Tag Archives: Isaac Beverly
M Ensemble’s production of Layon Gray’s Cowboy is everything audiences expect of a rousing western, but it’s also an inherent indictment. It is not of little significance that the play is presented with entirely Black actors in a genre that has only recently begun to welcome melanin in its ensembles.
For those assigned to commit James Weldon Johnson’s narratives to memory in their younger days, M Ensemble’s God’s Trombones will wrap them in warm nostalgia. For others, M Ensemble skillful interpretation should elicit praise for introducing, and keeping, this important treasure of cultural history in the public eye.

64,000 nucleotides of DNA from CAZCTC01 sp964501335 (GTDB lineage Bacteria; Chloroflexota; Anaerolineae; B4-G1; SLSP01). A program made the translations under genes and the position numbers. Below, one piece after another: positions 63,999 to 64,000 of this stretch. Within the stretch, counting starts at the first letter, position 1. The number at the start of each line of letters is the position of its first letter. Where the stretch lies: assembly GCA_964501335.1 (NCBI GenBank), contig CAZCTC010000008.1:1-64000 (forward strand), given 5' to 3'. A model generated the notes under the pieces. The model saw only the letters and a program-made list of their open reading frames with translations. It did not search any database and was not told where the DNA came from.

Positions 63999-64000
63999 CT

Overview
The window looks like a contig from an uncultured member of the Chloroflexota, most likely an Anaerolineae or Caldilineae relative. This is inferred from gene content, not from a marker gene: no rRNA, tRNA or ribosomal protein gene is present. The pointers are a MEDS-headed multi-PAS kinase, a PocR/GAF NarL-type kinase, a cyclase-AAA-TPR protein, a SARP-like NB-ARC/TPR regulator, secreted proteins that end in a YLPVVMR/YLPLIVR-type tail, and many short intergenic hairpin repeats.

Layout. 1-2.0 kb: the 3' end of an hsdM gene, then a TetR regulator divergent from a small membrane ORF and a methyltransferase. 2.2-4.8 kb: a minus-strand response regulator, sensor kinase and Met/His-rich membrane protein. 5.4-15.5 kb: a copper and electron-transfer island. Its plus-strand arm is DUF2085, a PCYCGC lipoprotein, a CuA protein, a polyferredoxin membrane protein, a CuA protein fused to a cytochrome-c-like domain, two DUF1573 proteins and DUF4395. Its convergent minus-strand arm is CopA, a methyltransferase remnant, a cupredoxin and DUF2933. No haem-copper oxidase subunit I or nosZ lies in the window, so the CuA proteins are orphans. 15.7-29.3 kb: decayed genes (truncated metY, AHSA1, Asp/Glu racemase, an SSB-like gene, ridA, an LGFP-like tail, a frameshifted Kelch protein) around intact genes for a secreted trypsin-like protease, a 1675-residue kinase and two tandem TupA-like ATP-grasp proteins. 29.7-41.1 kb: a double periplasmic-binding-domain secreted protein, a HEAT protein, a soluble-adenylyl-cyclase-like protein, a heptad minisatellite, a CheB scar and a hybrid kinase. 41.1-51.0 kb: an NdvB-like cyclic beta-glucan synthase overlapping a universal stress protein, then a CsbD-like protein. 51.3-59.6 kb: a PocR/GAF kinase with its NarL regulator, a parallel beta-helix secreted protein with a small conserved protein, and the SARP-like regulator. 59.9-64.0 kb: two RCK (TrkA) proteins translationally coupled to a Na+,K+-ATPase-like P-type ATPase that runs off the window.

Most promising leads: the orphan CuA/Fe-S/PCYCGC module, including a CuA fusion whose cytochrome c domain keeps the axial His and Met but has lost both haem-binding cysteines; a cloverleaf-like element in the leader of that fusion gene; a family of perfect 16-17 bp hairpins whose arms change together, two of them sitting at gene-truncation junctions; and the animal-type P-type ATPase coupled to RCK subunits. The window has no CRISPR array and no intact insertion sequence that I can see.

The Mighty Gents is a poignant moving tale worthy of a Greek tragedy except that the protagonists are members of a street gang from the mid-1960s, emotionally, economically and sociologically lost in a Newark ghetto in 1978.
Music, sometimes tenderly introspective, sometimes upliftingly powerful, is deftly woven throughout the surging triumph of both the rise of the all-black 1939 New York Renaissance basketball team and M Ensemble’s moving recreation of the “Rens” banner year in Layon Gray’s Kings of Harlem.